ABSTRACT

Access to Justice: Excerpted from the 2015 Annual Report of the Congressional-Executive Commission on China, One Hundred Fourteenth Congress, First Session, October 8, 2015   [open pdf - 175KB]

From the Introduction: "Chinese citizens continued to turn to the legal system for help when they were harmed by environmental hazards, unsafe food, discrimination, and other causes. Chinese law allows citizens to use the legal system to dispute unlawful government acts. International human rights instruments, such as the Universal Declaration of Human Rights and the International Covenant on Civil and Political Rights, likewise call for the ability of citizens to obtain effective legal remedies when their rights are violated. During the 2015 reporting year, however, the Commission observed a persistent gap between the Chinese government's rhetoric regarding the importance of laws and the actual ability of citizens to use the legal system to protect their rights. Recent judicial reforms indicate recognition by the Chinese government that the current system is dysfunctional, and official media has touted that the revised PRC Administrative Litigation Law 'will make it easier for citizens to take the government to court.' It is too soon, however, to determine fully the impact of these developments. Teng Biao, a Chinese lawyer, explained that '[t]he major problem with rule of law in mainland China is not establishing legal provisions but rather implementing laws.'"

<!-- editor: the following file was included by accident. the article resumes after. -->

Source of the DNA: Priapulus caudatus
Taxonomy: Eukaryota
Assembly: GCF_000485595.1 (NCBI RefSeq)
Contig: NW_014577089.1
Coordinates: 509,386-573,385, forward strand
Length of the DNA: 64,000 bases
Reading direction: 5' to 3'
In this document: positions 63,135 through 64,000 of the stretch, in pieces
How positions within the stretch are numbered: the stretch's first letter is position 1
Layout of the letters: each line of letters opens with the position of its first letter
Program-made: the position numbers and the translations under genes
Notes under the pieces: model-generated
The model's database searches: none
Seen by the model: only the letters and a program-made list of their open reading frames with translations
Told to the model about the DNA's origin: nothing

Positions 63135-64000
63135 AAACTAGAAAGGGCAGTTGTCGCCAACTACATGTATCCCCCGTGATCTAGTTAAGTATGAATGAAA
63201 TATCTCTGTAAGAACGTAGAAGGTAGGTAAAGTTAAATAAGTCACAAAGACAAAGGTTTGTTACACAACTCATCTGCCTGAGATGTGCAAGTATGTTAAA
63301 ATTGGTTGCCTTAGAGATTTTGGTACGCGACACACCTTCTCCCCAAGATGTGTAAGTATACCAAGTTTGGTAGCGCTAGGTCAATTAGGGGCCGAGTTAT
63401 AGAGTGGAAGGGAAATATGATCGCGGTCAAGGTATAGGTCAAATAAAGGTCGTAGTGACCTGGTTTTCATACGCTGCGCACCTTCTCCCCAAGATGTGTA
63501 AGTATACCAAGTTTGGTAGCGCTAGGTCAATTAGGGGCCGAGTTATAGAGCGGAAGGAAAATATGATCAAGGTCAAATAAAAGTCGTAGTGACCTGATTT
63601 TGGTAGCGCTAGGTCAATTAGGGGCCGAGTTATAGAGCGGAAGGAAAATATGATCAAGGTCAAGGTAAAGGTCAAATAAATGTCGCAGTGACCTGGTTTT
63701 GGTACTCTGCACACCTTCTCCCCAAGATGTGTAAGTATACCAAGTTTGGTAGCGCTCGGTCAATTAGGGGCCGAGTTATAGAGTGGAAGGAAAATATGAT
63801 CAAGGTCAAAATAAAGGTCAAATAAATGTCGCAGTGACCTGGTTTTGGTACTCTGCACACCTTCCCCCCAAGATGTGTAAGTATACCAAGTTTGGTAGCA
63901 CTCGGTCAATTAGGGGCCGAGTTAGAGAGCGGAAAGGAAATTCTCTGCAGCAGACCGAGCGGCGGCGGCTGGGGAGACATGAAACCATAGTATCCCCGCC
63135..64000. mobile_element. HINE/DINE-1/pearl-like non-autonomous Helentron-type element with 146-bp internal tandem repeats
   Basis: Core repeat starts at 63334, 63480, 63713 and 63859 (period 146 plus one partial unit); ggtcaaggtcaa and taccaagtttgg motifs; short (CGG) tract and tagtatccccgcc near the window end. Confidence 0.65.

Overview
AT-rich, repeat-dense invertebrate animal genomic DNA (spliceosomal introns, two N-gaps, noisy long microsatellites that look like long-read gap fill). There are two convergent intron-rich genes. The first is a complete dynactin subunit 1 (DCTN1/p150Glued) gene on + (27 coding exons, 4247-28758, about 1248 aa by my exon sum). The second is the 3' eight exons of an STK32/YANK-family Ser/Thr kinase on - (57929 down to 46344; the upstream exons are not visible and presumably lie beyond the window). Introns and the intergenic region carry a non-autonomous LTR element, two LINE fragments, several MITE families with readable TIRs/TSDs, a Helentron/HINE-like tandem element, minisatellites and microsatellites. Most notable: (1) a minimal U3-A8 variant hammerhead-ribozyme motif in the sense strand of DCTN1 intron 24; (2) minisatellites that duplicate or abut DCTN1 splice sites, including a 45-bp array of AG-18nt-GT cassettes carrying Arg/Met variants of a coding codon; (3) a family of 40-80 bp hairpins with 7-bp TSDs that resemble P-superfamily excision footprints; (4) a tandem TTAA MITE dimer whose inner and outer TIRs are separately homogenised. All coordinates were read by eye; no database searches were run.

Publisher:United States. Government Publishing Office
Date:2016
Copyright:Public Domain
Retrieved From:Government Printing Office: http://www.gpo.gov/
Format:pdf
Media Type:application/pdf
URL:https://www.hsdl.org/?view&did=791052
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